Legends of Tech: Episode #22
A weekly podcast where Chris Georgellis, on the Customer Development Team, interviews people across the tech industry. From veterans, to hall of famers, day to day tech industry people as well up and comers. Get to know them as individuals, find out what drives them, how they got into tech, and what they see now.
And we're live. Good morning, good afternoon and good evening, everyone. Welcome to episode 22 of Legends of Tech.
Today, I'm super excited to have this legendary tech superstar herself.
She studied at Harvard. She's been in the world's top 50 women in tech.
She's the co -founder and CEO of Cloudflare. Please welcome Michelle.
Thank you so much, Chris. Thanks, everyone, for tuning in and really excited to be here.
Thanks for joining. Look, I've been really pumped up for this episode.
So I thank you for joining and appreciate you taking a bit of time out of your hectic calendar to join Cloudflare TV.
So how are you anyway? How's everything going in your world?
Things are good. I'm in beautiful San Francisco, as you can see by my backdrop, although it's not quite looking like that today.
It's winter is around the corner, so it's raining, starting to rain, which is good.
We need the rain. It's been really hard fire season. So that's that's the good side.
That side is it's raining and some of the COVID cases are going up. So things are kind of starting to lock back down a little bit.
So I feel like some tough times are ahead, a bit ominous, but generally good.
That's good to hear. So I guess the thing that always fascinates me about this conversation is how did you actually get into the tech sector?
Oh, how do I get into tech sector? I, in some way, I kind of fell into it and then ended up falling in love with it, I guess, is the is the way to think about it.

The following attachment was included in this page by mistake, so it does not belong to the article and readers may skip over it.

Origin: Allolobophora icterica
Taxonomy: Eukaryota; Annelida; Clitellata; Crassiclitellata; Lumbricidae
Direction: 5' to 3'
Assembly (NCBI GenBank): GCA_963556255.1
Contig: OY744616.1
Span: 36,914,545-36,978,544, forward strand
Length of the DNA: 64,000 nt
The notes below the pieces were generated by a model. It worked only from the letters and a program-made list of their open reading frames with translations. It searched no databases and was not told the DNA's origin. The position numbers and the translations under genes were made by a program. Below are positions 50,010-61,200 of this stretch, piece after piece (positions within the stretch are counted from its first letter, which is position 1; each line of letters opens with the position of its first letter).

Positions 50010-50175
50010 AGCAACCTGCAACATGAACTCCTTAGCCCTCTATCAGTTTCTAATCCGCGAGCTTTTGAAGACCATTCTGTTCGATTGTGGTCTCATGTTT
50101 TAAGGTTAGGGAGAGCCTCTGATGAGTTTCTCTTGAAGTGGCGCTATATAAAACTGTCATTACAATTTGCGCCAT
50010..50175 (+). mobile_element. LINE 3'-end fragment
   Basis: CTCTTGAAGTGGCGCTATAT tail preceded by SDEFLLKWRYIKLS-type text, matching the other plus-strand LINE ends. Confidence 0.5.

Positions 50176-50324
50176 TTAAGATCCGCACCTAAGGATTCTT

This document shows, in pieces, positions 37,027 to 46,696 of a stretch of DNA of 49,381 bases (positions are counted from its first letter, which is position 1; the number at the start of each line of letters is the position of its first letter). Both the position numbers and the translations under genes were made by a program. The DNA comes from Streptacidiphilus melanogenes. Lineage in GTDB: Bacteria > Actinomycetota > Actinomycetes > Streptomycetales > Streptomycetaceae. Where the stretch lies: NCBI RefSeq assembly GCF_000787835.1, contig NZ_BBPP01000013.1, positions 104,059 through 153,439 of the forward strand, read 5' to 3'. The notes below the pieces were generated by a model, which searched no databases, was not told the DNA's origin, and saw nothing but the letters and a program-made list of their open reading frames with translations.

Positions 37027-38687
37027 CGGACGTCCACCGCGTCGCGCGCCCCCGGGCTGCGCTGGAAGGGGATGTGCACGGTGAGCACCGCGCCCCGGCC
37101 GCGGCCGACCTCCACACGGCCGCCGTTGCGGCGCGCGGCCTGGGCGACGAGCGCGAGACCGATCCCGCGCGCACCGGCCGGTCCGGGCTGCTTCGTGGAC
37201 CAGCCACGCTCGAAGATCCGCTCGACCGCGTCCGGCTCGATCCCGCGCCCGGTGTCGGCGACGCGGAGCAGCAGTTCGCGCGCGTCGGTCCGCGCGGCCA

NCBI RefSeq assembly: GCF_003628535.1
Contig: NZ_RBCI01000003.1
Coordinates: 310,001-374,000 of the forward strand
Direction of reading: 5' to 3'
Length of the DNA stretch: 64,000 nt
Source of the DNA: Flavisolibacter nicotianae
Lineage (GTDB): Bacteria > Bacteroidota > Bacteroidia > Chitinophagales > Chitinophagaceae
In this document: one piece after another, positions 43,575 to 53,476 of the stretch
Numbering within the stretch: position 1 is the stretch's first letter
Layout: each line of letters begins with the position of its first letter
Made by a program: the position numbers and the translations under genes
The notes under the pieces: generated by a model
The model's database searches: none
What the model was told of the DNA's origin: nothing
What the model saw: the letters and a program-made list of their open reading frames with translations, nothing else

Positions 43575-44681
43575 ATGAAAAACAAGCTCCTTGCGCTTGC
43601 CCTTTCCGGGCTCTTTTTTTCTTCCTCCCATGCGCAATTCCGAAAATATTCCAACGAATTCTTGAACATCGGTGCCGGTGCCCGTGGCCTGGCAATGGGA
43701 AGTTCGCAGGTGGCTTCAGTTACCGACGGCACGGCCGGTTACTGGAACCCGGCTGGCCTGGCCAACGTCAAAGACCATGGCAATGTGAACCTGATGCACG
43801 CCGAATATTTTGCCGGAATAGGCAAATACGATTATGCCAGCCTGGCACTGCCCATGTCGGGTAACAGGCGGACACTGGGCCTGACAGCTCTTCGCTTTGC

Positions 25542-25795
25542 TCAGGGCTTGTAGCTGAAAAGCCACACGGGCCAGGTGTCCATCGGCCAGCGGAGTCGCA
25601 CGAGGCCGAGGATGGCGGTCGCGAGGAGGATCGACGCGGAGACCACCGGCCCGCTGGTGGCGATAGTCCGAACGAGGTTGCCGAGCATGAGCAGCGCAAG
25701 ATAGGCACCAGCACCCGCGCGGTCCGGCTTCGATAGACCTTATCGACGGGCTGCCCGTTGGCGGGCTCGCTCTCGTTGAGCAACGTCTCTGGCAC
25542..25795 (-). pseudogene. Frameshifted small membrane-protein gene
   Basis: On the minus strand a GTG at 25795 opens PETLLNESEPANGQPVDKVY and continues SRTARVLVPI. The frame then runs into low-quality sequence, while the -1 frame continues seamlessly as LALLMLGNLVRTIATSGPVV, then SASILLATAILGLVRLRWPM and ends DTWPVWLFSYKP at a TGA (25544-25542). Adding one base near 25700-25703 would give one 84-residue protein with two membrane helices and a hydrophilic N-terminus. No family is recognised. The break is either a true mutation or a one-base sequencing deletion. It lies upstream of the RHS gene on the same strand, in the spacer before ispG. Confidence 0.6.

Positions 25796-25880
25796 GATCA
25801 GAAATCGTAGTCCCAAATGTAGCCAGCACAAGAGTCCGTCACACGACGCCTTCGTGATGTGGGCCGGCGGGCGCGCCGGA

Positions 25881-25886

I I got my way to the tech sector started from some nonprofit work that I was doing.
I used to be really involved in some charity work community, give it give back work when I lived in Toronto and was on a committee with an entrepreneur and ended up going to work at his company.
And that's where I really got the first taste of technology.
And it was thrilling. I love that smart people were working on hard problems.
I love that there was always some sort of reason or solution when it came to tech.
I love that you could really ship a product that impacted a lot of people or delivered a lot of value to a lot of people globally.
Like it was such something where you you could you felt so much accountability over what you were doing and it had such impact globally.
And so I end up that's how I ended up falling in love with technology. It was like, wow, smart people working on hard problems and being able to impact people around the world.
This this seems pretty great. And then you layer on top of an industry that was growing and seemed becoming more important, not less important.
That's how I ended up pursuing my career here. Yeah, right. That's amazing.
So growing up, there was no you had no desire to to jump into the technology into technology.
I mean, I grew up in a small town in the middle of prairie land in Canada.
Like my, you know, farmers and farmland and, you know, had a great childhood.
But just people in my province, Saskatchewan, really stayed there like leaving was just atypical.
There was certainly not a lot of technology like in my school programming or like I didn't see it on my data like this.
One of the career counselor talks to you. What do you want to do with your career?
I didn't even realize that was a choice. So it took me a long time to realize that was a choice and like a long time.
And so, you know, I just didn't even know what that really meant.
On the flip side, like I love science. I love, you know, I knew computer programming.
I like I knew those things. I didn't really understand what what a career in technology was.
And and maybe that was says more about me than others.
But anyhow, I think that was so. No, it wasn't something that I was really young.
But as I started to go to Toronto, I went to McGill and you started to kind of be exposed to more career types where it's not just about being a doctor or dentist or a lawyer, that there are other career paths that you kind of start to expand.
And being like, what is this and becoming really fascinated by it and then figuring out, oh, wow, I didn't even know this existed.
Is this for me or not? And so I think it was something that really more emerged when I was in my 20s after after university or college, depending which part of the world you're in.
Yeah, no, that's fair. I just love our industry because we've got a non-traditional way of coming into into where we are.